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Child tax credit: You may need to pay it back, or have IRS seize credits

Millions of Americans took advantage of receiving advanced payments on their child tax credit in 2021, but some may be forced to pay them back.

tax forms used to file returns with the IRS, which may seize some credits like the child tax credit

For the year 2021, child tax credits were boosted from $2,000 to as much as $3,600 per child.

This was done under the American Rescue Act in March of 2021.

Those who the IRS deemed eligible based on 2019 and 2020 tax returns could receive monthly payments from July through Dec. 2021 worth up to $300.

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This has expired, and now families who relied on the payments are falling back into poverty.

In some cases, there are 2 groups of people who could lose their credits entirely to the IRS.

Two groups at risk of having their child tax credit seized by the IRS

Those who didn’t opt out of the child tax credit

Some families did not opt out despite knowing they had changes occur that made them ineligible.

This means any advanced payments they received will need to be paid back.

The requirements were couples filing together had to make less than $150,000 and singles that were head of household $112,500.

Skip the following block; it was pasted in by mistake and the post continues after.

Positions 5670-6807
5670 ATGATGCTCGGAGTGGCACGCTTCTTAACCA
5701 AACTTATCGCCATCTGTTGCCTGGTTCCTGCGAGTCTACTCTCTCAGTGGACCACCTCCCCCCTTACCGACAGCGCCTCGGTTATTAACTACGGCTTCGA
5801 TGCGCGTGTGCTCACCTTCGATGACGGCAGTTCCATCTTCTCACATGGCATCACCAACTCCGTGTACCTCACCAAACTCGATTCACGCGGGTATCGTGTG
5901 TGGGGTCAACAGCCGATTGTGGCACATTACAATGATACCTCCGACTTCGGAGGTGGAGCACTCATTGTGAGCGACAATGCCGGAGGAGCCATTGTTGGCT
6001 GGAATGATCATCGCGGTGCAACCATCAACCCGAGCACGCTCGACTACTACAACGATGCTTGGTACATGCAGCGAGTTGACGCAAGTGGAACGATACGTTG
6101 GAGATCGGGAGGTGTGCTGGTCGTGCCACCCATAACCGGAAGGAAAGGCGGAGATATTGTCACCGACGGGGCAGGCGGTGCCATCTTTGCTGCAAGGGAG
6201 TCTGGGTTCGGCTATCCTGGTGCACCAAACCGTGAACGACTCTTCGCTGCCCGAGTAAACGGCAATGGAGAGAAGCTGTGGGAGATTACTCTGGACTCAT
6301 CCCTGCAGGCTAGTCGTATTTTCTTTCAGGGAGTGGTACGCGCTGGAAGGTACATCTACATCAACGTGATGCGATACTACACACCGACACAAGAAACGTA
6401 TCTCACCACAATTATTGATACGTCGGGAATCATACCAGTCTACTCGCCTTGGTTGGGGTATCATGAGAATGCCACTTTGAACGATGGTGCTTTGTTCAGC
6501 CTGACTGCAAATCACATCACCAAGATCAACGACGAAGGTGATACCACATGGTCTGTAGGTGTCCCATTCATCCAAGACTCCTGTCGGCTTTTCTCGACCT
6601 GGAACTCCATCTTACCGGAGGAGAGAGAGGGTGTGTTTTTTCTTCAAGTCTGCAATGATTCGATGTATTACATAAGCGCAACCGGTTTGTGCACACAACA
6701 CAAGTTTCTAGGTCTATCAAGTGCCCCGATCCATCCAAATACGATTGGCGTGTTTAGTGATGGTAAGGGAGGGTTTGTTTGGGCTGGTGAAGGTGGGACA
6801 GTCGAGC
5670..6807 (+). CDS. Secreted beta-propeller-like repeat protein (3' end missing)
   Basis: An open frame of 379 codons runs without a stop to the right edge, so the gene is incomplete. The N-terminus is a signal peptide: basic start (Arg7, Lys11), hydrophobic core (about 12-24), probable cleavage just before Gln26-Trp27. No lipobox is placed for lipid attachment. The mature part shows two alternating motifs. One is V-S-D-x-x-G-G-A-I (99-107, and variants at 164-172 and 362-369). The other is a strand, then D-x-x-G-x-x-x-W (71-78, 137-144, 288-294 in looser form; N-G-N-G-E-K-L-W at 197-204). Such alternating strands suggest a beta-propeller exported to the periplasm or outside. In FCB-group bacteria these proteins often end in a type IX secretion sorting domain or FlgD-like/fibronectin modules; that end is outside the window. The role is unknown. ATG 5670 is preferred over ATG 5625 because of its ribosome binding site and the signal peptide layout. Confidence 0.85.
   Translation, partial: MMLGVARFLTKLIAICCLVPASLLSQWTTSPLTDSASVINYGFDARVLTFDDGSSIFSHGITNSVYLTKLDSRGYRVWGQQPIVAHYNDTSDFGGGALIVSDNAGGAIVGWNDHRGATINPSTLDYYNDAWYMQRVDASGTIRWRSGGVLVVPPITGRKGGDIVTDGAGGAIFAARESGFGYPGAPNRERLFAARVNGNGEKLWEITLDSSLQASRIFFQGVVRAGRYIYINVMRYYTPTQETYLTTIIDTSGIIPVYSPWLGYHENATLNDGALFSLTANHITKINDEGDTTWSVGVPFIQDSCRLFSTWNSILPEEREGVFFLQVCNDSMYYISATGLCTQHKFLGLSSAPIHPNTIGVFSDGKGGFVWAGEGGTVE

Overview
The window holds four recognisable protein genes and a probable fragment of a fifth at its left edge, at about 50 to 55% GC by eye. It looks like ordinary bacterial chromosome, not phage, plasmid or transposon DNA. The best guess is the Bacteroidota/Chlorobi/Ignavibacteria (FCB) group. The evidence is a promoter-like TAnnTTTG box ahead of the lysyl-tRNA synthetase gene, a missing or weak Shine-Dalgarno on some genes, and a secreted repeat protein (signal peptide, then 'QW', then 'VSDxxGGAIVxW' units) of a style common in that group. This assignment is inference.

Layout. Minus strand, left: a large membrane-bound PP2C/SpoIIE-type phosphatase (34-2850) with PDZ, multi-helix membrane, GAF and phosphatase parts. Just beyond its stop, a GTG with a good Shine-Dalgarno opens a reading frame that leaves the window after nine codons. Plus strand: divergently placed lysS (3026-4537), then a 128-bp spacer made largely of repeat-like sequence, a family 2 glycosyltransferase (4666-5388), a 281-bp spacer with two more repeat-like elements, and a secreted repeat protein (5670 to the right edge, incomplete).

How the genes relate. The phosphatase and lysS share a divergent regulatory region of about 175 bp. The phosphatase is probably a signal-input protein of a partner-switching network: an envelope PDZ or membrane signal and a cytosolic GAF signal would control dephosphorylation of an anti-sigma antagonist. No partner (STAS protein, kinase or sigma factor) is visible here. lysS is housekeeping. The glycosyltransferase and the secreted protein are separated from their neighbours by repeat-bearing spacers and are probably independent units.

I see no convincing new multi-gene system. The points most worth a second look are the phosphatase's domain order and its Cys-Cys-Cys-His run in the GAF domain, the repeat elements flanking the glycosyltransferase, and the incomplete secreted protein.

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The issue may have happened when your 2019 or 2020 returns had that amount, but your 2021 was going to have a higher amount.

This could have also impacted divorced parents with changes in custody.

You may need to pay back up to $1,800 per child.

Anyone with federal debt that claimed the child tax credit

Those with overdue federal debt can see their tax credits seized by the IRS.

This includes child tax credits.

Filing your taxes right the first time to avoid delays

Past debt could be

  • child support
  • overdue taxes
  • federal debt
  • state debt

The only ones safe from having their credits seized, for now, are those with federal student debt.

This is because the education department will not be seizing credits right now while loans are in default.

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